As thousands of people remain unable to leave the Burning Man festival in the Nevada desert after heavy rains inundated their campsites with ankle-deep mud Saturday, authorities say they are investigating a death at the event.
Attendees were told to shelter in place in the Black Rock Desert and conserve food, water and fuel after a rainstorm swamped the area, forcing officials to halt any entering or leaving of the festival.
Burning Man organizers created a survival guide Sunday for festivalgoers that they said will be updated regularly as conditions change.
The remote area in northwest Nevada was hit with 2 to 3 months worth of rain - up to 0.8 inches - in just 24 hours between Friday and Saturday mornings. The heavy rainfall fell on dry desert grounds, whipping up thick, clay-like mud that festivalgoers say is too difficult to walk or bike through.
"More rain is expected over the next few days and conditions are not expected to improve enough to allow vehicles to enter the playa," the Bureau of Land Management said in a statement obtained by the Reno Gazette Journal.
The Pershing County Sheriff's Office said it's investigating "a death which occurred during this rain event." Authorities did not publicly name the person or provide details on the circumstances of the death.
"The family has been notified and the death is under investigation," the sheriff's office said in a late Saturday news release.
Authorities have not provided information on when roads could reopen, but the sunshine is expected to return Monday after more showers Sunday.
"We do not currently have an estimated time for the roads to be dry enough for RVs or vehicles to navigate safely," Burning Man organizers said in a Saturday evening statement. "Monday late in the day would be possible if weather conditions are in our favor. It could be sooner."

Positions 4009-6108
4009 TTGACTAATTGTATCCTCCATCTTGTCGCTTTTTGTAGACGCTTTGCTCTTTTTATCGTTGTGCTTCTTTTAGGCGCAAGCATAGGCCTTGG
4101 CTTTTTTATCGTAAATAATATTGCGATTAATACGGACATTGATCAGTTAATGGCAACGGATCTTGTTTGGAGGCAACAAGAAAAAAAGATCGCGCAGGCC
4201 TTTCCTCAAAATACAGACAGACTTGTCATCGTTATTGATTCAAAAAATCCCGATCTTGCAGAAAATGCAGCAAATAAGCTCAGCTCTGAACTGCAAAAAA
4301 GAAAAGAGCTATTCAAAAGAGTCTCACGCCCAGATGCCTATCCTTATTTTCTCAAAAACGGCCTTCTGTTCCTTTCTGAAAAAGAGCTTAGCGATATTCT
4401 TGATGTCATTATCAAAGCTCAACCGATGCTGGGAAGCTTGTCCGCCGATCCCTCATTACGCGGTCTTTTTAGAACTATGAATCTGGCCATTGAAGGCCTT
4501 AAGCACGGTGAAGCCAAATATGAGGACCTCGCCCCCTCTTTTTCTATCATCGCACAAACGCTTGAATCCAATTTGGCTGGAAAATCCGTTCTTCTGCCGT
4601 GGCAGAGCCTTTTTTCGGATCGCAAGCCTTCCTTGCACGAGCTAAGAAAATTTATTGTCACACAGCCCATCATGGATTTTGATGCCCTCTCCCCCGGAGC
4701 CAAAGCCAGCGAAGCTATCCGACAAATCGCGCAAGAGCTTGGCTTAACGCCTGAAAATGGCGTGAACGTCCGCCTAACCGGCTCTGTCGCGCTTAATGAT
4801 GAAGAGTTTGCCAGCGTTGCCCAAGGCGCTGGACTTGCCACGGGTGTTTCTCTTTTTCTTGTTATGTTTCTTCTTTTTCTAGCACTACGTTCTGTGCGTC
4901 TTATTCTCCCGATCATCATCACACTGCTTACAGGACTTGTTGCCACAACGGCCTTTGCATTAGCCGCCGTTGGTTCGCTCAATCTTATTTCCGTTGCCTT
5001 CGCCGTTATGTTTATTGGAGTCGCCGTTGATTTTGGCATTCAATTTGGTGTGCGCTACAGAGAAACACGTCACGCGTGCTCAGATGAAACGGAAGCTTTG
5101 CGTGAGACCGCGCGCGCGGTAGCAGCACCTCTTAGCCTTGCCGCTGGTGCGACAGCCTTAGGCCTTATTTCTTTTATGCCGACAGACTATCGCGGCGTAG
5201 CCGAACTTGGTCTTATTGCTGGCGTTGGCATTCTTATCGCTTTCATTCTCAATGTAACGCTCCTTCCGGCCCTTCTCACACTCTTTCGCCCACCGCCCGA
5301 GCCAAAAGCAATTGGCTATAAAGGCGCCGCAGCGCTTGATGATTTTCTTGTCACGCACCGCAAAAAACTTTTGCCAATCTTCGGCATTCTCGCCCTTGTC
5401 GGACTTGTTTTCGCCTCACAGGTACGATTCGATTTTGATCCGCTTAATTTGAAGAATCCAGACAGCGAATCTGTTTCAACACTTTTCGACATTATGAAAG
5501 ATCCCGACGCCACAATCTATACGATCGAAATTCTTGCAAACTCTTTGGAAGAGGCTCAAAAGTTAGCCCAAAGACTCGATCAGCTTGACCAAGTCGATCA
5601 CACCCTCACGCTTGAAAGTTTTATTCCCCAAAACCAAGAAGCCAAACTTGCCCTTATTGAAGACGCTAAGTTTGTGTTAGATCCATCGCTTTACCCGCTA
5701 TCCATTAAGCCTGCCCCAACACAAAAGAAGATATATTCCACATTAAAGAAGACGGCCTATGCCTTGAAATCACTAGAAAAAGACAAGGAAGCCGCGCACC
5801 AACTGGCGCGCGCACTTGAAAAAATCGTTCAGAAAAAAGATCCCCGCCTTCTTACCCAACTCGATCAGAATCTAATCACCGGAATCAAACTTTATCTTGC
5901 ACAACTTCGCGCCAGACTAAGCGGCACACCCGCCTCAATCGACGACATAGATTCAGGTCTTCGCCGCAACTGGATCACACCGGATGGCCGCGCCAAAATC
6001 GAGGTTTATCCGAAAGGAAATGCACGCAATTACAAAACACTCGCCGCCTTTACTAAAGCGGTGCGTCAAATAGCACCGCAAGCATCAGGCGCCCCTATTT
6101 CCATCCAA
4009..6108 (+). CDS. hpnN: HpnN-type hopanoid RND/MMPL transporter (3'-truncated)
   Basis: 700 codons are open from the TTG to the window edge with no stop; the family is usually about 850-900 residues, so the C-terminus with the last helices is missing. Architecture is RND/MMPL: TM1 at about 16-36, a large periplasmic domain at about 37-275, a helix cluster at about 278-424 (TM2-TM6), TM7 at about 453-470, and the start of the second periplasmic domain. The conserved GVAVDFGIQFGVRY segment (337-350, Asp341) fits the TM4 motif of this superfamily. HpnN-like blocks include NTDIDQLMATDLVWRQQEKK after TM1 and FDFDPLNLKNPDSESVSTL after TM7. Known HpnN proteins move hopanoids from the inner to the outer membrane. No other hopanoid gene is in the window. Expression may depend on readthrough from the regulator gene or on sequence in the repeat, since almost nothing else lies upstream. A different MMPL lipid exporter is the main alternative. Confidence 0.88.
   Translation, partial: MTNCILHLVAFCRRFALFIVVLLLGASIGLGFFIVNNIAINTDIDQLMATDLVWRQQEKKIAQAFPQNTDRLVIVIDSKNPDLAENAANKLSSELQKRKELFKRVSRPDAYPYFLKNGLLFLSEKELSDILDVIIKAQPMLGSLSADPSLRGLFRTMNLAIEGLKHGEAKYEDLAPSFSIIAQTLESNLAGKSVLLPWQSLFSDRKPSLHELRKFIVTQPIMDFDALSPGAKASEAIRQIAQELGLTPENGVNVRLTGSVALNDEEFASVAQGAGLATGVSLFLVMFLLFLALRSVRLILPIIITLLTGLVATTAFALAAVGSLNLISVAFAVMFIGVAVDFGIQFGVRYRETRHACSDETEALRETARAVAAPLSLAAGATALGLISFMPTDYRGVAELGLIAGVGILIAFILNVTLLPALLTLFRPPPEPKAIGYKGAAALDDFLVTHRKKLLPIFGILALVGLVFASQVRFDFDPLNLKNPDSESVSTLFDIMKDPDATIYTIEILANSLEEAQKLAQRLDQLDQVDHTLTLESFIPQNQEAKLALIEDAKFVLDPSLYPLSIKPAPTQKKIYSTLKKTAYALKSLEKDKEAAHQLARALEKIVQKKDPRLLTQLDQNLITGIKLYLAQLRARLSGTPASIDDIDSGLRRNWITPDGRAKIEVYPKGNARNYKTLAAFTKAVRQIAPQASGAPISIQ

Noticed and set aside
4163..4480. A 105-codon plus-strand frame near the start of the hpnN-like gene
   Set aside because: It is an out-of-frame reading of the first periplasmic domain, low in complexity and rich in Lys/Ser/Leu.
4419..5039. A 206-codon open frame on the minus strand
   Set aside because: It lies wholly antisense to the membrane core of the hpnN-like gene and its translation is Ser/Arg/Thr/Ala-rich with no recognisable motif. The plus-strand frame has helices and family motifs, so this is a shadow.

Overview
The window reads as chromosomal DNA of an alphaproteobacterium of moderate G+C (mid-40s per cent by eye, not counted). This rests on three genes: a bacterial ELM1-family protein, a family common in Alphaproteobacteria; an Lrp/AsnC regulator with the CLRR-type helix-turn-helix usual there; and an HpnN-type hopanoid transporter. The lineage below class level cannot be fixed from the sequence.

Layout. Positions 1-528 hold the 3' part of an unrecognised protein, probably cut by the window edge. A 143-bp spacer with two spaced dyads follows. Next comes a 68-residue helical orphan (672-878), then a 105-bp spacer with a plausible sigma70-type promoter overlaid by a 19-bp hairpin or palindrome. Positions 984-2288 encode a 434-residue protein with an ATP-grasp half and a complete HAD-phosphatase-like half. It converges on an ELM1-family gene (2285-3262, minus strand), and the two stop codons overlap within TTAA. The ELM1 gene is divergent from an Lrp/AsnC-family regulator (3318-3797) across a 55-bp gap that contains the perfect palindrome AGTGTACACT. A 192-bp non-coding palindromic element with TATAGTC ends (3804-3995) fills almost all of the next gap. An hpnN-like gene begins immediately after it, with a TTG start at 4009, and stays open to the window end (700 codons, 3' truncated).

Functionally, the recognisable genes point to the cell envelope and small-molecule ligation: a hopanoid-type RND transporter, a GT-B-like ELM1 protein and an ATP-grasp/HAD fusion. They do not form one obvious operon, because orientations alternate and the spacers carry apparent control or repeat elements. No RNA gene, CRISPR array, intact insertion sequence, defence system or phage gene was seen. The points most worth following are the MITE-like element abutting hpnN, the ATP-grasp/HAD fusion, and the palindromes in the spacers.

Organizers did note that the rain falling on an already saturated playa overnight and Sunday "will affect the amount of time it takes for the playa to dry."
For now, the gate and airport into Black Rock City remain closed and no driving is allowed into or out of the city except for emergency vehicles, the organizers said on social media. Black Rock City is a temporary metropolis that is erected annually for the festival and comes complete with emergency, safety and sanitary infrastructure.
The rain "made it virtually impossible for motorized vehicles to traverse the playa," the Pershing County Sheriff's Office said, noting that people were advised to shelter in place until the ground has dried enough to drive on safely.
Vehicles trying to drive out will get stuck in the mud, Burning Man organizers said Saturday. "It will hamper Exodus if we have cars stuck on roads in our camping areas, or on the Gate Road out of the city," the organizers added.
"If you are in BRC, please shelter in place & stay safe," organizers said.
Difficult conditions, but some stay positive
Some festival-goers hiked miles on foot in the thick mud to reach main roads while others stayed at their camps, hoping for conditions to improve.
Hannah Burhorn, a first-time attendee at the festival, told CNN people were trudging through the mud barefoot or with bags tied around their feet.
"People who have tried to bike through it and have gotten stuck because it's about ankle deep," Burhorn said. The mud is so thick that it "sticks to your shoes and makes it almost like a boot around your boot," she added.